1. Toxic worm sperm

Researchers identify the mechanism by which a selfish genetic element in C. elegans kills embryos. The toxin, known as peel-1, is carried by the father’s sperm and disrupts embryonic development of muscle and epidermal tissue. Only those embryos with zeel-1, an antidote to the poison that's located next to peel-1 in the genome and expressed during embryogenesis, survive. The results suggest that tight physical linkage of the genes was key to their co-evolution, and their ability to spread despite the cost they impose on their hosts.

H.S. Seidel, et al., “A novel sperm-delivered toxin causes late-stage embryo lethality and transmission ratio distortion in C. elegans,” PLoS Biol, e1001115, 2011. Free F1000 Evaluation

2. A human history

Comparing the genomes of a Chinese male, a Korean male, three European individuals, and two Yoruba males, researchers estimate the population...

H. Li and R. Durbin, “Inference of human population history from individual whole-genome sequences,” Nature, 475:493-96, 2011. Free F1000 Evaluation

3. Elements of E. coli

Comparing the sequence of the E. coli strain responsible for this year’s devastating European outbreak with archival data reveals genes characteristic of two pathogenic E. coli types—enteroaggregative E. coli (EAEC) and enterohemorrhagic E. coli (EHEC)—and suggests the new strain is a hybrid of the two, formed via the gain and loss of specific chromosomal and plasmid-encoded virulence factors.

A. Mellmann, et al., “Prospective genomic characterization of the German enterohemorrhagic Escherichia coli O104:H4 outbreak by rapid next generation sequencing technology,” PLoS One, 6:e22751, 2011. Free F1000 Evaluation

4. Adapting to new niches

Over the past 10 years, the concept of adaptive radiation—when new ecological niches drive rapid evolution and speciation—has been questioned. Here, researchers demonstrate that within two clades of pupfish, introduction into novel niches can accelerate the rates of morphological change up to 131 times faster than related fish, suggesting that niche invasion indeed drives high rates of morphological diversification.

C.H. Martin and P.C. Wainwright, “Trophic novelty is linked to exceptional rates of morphological diversification in two adaptive radiations of cyprinodon pupfish,” Evolution, 65:2197-212, 2011. Free F1000 Evaluation

5. Benefits don’t add up

While the interactions between deleterious mutations and other genes in the genome are well studied, the results of interactions with beneficial mutations are less clear. Comparing the effects of beneficial mutations in isolation and in combination in a bacteriophage, researchers find that phages carrying multiple beneficial mutations are not as fit as would be predicted by the simple addition of the fitness benefits afforded by the individual mutations, suggesting that epistatic interactions between beneficial mutations are antagonistic. In some cases, beneficial mutations could even become deleterious in the presence of another beneficial mutation.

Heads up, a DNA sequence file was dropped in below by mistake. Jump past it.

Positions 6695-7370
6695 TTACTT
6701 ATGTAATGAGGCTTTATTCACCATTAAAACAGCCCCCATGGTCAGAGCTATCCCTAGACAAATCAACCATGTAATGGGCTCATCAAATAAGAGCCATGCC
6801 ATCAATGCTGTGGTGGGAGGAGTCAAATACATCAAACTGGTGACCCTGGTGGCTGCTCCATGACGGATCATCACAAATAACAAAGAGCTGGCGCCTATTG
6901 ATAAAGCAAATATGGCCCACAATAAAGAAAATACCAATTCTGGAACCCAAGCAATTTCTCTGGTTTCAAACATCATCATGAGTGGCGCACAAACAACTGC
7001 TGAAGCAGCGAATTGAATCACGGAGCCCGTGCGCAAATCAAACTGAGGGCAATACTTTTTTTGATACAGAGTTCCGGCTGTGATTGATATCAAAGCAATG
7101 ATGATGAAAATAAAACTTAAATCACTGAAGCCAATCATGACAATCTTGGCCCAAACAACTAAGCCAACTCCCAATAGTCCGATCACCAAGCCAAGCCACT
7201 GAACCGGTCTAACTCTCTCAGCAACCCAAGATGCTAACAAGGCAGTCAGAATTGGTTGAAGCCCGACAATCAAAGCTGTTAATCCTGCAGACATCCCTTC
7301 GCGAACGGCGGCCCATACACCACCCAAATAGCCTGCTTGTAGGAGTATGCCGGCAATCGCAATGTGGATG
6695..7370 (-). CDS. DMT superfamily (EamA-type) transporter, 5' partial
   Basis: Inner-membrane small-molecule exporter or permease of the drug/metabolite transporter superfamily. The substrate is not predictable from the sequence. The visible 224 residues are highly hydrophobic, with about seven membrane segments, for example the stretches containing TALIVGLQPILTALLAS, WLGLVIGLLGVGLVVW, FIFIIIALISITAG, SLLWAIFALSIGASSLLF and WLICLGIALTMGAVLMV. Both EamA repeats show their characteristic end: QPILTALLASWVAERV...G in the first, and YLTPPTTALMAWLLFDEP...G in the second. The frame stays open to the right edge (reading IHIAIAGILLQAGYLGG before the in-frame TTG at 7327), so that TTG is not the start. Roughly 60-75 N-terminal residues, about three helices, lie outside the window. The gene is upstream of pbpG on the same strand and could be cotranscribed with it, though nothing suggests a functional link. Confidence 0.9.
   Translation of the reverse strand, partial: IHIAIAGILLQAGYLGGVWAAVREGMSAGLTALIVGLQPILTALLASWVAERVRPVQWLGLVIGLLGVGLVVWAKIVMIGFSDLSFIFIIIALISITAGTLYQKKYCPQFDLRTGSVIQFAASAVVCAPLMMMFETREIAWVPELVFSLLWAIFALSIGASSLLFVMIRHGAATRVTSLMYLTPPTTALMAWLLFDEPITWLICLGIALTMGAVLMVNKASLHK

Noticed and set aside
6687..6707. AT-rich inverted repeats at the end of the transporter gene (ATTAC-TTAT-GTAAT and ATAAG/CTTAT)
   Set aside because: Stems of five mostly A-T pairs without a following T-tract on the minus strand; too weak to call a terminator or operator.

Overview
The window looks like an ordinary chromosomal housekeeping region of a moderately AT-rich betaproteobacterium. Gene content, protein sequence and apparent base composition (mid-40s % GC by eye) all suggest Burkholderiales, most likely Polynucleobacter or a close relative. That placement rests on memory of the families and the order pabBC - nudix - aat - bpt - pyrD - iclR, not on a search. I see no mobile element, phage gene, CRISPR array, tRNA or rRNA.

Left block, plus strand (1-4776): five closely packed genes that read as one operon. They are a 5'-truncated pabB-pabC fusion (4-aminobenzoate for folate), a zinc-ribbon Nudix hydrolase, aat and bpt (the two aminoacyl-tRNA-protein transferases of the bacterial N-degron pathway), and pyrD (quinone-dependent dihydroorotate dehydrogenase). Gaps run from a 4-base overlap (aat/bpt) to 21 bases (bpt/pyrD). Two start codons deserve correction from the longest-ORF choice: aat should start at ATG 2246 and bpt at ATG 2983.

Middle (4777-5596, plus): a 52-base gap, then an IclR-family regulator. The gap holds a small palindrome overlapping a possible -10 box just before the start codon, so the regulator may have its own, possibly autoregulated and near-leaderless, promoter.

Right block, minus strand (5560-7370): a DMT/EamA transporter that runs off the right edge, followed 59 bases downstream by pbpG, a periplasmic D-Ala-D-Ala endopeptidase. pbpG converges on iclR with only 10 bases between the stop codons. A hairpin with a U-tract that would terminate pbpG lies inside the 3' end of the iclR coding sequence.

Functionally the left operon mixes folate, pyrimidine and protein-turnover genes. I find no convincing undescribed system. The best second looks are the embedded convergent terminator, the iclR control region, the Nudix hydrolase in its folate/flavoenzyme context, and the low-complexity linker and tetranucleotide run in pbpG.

D.R. Rokyta, et al., “Epistasis between beneficial mutations and the phenotype-to-fitness Map for a ssDNA virus,” PLoS Genet, 7:e1002075, 2011. Free F1000 Evaluation

6. MAPping Crohn’s disease

Genome comparisons of Mycobacterium avium subspecies paratuberculosis (MAP), the pathogenic bacteria that causes Johne's disease in cattle and is suspected to play a role in Crohn's disease, reveals two large tandem duplications that varied in prevalence from 0.01 to 15 percent of isolates. The authors propose that overrepresentation of one of these duplications, vGI-17, in MAP strains isolated from human Crohn’s patients may play a role the bacterium’s pathogenicity, enhancing its ability to infect human hosts or persist following infection.

J.W. Wynne, et al., “Exploring the zoonotic potential of Mycobacterium avium subspecies paratuberculosis through comparative genomics,” PLoS One, 6:e22171, 2011. Free F1000 Evaluation

7. The origin of repeats

Researchers identify an enzyme that may be responsible for the establishment of small intergenic palindromic sequences called repetitive extragenic palindromes (REPs) in bacterial genomes. REP-associated tyrosine transposase (RAYT) shows high sequence similarity to single-strand DNA transposases, suggesting it could play a role in the proliferation and mobilization of the repeated elements, which are suspected to contribute to chromosome organization and transcription termination.

J. Nunvar, et al., “Identification and characterization of repetitive extragenic palindromes (REP)-associated tyrosine transposases: implications for REP evolution and dynamics in bacterial genomes,” BMC Genomics, 11:44, 2010. Free F1000 Evaluation

The F1000 Top 7 is a snapshot of the highest ranked articles from a 30-day period on Faculty of 1000 Evolutionary Biology, as calculated on August 25, 2011. Faculty Members evaluate and rate the most important papers in their field. To see the latest rankings, search the database, and read daily evaluations, visit

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